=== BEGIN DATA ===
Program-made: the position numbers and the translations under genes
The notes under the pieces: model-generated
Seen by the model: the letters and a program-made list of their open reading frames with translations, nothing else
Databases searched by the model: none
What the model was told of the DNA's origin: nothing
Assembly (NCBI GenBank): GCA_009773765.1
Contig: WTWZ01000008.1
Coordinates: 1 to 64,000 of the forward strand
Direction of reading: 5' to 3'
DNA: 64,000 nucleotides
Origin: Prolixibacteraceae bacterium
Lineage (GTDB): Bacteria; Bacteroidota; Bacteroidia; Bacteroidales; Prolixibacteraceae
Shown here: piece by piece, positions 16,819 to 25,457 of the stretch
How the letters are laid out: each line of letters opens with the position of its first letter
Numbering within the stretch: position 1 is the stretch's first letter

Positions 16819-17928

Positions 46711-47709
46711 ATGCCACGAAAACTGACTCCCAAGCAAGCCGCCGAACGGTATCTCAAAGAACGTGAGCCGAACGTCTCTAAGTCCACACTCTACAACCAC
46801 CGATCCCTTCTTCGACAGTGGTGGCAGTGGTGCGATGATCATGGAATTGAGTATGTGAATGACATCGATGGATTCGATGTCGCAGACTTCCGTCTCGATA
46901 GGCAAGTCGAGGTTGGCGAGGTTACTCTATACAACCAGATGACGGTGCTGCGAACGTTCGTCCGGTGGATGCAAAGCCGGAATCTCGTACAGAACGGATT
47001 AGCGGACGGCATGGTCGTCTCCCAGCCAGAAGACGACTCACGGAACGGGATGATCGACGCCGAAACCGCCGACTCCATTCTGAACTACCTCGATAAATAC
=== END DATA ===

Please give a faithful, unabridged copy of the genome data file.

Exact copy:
Program-made: the position numbers and the translations under genes
The notes under the pieces: model-generated
Seen by the model: the letters and a program-made list of their open reading frames with translations, nothing else
Databases searched by the model: none
What the model was told of the DNA's origin: nothing
Assembly (NCBI GenBank): GCA_009773765.1
Contig: WTWZ01000008.1
Coordinates: 1 to 64,000 of the forward strand
Direction of reading: 5' to 3'
DNA: 64,000 nucleotides
Origin: Prolixibacteraceae bacterium
Lineage (GTDB): Bacteria; Bacteroidota; Bacteroidia; Bacteroidales; Prolixibacteraceae
Shown here: piece by piece, positions 16,819 to 25,457 of the stretch
How the letters are laid out: each line of letters opens with the position of its first letter
Numbering within the stretch: position 1 is the stretch's first letter

Positions 16819-17928

Positions 46711-47709
46711 ATGCCACGAAAACTGACTCCCAAGCAAGCCGCCGAACGGTATCTCAAAGAACGTGAGCCGAACGTCTCTAAGTCCACACTCTACAACCAC
46801 CGATCCCTTCTTCGACAGTGGTGGCAGTGGTGCGATGATCATGGAATTGAGTATGTGAATGACATCGATGGATTCGATGTCGCAGACTTCCGTCTCGATA
46901 GGCAAGTCGAGGTTGGCGAGGTTACTCTATACAACCAGATGACGGTGCTGCGAACGTTCGTCCGGTGGATGCAAAGCCGGAATCTCGTACAGAACGGATT
47001 AGCGGACGGCATGGTCGTCTCCCAGCCAGAAGACGACTCACGGAACGGGATGATCGACGCCGAAACCGCCGACTCCATTCTGAACTACCTCGATAAATAC